Biden Administration Helps End Homelessness for More Than 140,000 People Using Housing First Approach

HUD, the U.S. Interagency Council on Homelessness (USICH), and the U.S. Department of Veterans Affairs (VA) announced on January 26 that more than 140,000 people experiencing homelessness have been permanently housed using the Housing First approach, an evidence-based strategy that quickly connects people to homes and helps them access voluntary services, such as substance use treatment, peer support, and employment services.

Through “House America,” a national initiative to address the homelessness crisis, HUD and USICH helped 105 communities permanently house more than 100,000 households experiencing homelessness and add over 40,000 deeply affordable housing units to their development pipelines. Furthermore, the VA helped permanently house more than 40,000 veterans experiencing homelessness in 2022, exceeding by 6.3 percent the department’s goal of housing 38,000 veterans. The Biden administration’s efforts to end homelessness are rooted in the Housing First approach. Housing First is backed by decades of research and has garnered bipartisan support from Republican and Democratic administrations, policymakers, experts, and people with lived expertise.

Launched in September 2021, the House America initiative encouraged communities across the country to leverage the historic investments from the “American Rescue Plan Act” and the “CARES Act” – including emergency housing vouchers, funding for the construction of affordable housing, and additional state and local relief funds – to address the homelessness crisis through a Housing First approach. HUD and USICH engaged leaders from 105 communities across 31 states and territories and the District of Columbia to set and achieve specific goals to rehouse people experiencing homelessness and create more permanent affordable and supportive housing. The initiative challenged state and local leaders to collectively help at least 100,000 people exit homelessness into permanent housing and add at least 20,000 new deeply affordable and supportive housing units to their development pipelines by December 2022.

“Everyone deserves a safe, stable place to call home. Through House America, I’m proud to see that communities have stepped up to get people off the streets and into homes,” said HUD Secretary Marcia L. Fudge. “The Biden-Harris Administration is deploying a Housing First approach, using American Rescue Plan funding and other resources to help individuals find a place to call home. We will continue to work to house America until we end homelessness as we know it.”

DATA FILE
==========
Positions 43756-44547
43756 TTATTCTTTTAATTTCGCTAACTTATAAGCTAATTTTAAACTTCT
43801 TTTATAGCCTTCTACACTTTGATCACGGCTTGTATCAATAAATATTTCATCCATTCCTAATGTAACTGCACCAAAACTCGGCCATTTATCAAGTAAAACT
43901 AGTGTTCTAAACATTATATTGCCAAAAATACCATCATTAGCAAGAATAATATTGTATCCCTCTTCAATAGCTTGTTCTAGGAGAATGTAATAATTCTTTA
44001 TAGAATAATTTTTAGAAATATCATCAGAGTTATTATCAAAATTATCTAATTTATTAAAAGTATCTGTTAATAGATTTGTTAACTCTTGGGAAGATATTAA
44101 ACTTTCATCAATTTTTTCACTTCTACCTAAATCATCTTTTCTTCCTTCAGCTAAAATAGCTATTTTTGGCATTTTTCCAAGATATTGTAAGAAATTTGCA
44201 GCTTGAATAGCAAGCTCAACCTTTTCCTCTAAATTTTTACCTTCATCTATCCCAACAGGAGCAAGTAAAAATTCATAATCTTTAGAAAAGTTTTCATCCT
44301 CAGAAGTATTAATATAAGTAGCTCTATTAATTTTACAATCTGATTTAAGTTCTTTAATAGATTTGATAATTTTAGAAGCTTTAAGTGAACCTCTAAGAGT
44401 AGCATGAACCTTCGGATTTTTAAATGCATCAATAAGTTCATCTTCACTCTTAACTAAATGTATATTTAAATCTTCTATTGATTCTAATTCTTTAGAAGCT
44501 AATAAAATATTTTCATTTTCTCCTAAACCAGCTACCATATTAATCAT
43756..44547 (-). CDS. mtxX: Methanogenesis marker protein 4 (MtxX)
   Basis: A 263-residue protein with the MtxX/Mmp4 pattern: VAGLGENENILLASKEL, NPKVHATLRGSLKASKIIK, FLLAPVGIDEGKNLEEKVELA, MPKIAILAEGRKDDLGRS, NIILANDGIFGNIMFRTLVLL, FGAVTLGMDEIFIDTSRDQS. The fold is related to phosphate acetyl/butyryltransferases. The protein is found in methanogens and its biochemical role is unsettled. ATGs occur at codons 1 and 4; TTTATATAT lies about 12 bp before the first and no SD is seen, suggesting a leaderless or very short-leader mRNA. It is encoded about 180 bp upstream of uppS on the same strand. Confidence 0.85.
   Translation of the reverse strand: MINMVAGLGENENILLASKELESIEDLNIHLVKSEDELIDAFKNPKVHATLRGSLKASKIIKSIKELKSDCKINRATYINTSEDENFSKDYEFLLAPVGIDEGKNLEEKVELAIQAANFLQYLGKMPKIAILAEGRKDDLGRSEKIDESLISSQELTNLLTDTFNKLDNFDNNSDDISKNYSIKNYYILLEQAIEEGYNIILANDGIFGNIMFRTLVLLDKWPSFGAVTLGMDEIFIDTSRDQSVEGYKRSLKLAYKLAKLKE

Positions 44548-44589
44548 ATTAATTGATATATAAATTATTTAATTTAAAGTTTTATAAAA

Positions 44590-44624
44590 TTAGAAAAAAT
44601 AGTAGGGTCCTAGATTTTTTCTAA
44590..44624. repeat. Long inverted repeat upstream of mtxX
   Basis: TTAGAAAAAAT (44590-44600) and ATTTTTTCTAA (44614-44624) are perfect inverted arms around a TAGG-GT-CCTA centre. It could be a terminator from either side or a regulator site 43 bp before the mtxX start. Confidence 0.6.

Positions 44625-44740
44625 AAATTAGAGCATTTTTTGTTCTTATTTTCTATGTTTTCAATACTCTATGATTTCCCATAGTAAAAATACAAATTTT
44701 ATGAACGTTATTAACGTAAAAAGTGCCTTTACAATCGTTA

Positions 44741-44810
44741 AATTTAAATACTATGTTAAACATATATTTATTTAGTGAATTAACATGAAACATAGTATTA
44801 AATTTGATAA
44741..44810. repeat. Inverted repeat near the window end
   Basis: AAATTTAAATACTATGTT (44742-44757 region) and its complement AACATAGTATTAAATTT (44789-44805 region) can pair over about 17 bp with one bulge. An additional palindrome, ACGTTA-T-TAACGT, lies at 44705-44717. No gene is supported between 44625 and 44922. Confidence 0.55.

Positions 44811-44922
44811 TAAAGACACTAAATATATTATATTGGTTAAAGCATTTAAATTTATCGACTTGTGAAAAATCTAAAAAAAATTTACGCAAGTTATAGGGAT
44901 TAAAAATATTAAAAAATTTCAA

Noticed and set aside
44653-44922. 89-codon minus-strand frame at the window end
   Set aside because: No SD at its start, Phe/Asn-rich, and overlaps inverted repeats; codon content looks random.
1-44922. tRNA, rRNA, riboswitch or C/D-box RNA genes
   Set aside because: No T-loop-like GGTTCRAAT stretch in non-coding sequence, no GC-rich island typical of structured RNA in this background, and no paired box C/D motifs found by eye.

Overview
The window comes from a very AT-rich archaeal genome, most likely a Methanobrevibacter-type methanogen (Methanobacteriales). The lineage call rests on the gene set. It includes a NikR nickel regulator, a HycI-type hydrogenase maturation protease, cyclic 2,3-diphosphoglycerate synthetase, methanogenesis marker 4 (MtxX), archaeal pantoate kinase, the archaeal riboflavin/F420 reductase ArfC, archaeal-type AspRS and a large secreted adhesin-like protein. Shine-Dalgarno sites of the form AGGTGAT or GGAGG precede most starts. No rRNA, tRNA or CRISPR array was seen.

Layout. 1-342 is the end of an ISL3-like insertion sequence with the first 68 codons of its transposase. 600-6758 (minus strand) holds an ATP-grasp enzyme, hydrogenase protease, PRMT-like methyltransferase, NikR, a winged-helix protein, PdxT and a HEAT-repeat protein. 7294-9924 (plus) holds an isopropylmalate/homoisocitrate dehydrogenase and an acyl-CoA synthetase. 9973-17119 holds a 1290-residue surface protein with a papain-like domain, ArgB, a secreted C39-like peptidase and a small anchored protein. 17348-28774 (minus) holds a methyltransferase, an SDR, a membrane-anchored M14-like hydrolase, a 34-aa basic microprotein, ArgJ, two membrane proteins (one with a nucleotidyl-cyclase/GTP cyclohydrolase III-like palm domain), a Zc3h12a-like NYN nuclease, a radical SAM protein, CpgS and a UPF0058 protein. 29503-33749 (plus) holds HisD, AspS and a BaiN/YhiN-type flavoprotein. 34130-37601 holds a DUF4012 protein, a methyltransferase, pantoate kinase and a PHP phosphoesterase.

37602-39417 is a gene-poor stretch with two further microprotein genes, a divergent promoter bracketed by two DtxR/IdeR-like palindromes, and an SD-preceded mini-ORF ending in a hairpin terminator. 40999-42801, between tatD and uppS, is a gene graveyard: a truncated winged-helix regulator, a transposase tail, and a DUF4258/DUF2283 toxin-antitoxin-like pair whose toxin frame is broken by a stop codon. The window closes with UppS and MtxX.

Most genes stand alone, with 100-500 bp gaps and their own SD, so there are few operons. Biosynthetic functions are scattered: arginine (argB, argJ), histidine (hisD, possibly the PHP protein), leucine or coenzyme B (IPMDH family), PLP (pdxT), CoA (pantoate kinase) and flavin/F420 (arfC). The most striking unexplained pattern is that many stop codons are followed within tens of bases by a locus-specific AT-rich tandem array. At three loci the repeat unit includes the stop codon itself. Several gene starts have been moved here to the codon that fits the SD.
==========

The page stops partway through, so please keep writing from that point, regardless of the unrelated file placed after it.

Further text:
“HUD’s House America initiative is a remarkable success, proving that a combination of leadership, a Housing First approach, and federal resources ends homelessness,” said NLIHC President and CEO Diane Yentel. “Homelessness is one of our country’s most urgent, tragic, and solvable crises. With the political will to fund solutions at the scale necessary, we could take House America to scale to fully invest in proven solutions and end homelessness in our country, once and for all.”

Throughout 2022, VA employed the Housing First approach to provide permanent housing and voluntary wraparound supportive services to more than 40,000 veterans experiencing homelessness. The number of veterans experiencing homelessness has decreased by 11% since January 2020, the biggest drop in veteran homelessness in more than five years. Overall, the number of veterans experiencing homelessness has declined by over 55% since 2010 (see Memo,11/07/2022). The VA attributes its progress on ending veteran homelessness to the Housing First approach, which is supported by the VA in its two largest homelessness programs: Supportive Services for Veteran Families (SSVF) and HUD-Veterans Affairs Supportive Housing (HUD-VASH). These programs, which are considered the gold standard for homelessness programs both domestically and abroad, have been instrumental in reducing veteran homelessness by 50% over the past decade.

“More than 40,000 formerly homeless veterans are going to sleep tonight in good, safe, stable homes – and there’s nothing more important than that,” said VA Secretary Denis McDonough, who serves as chair of USICH. “This is great progress, but it’s just the beginning: We at VA will not rest until the phrase ‘homeless veteran’ is a thing of the past.”

Read HUD’s press release at:

Read VA’s press release at:

Read NLIHC’s statement on House America at:

Learn more about Housing First at: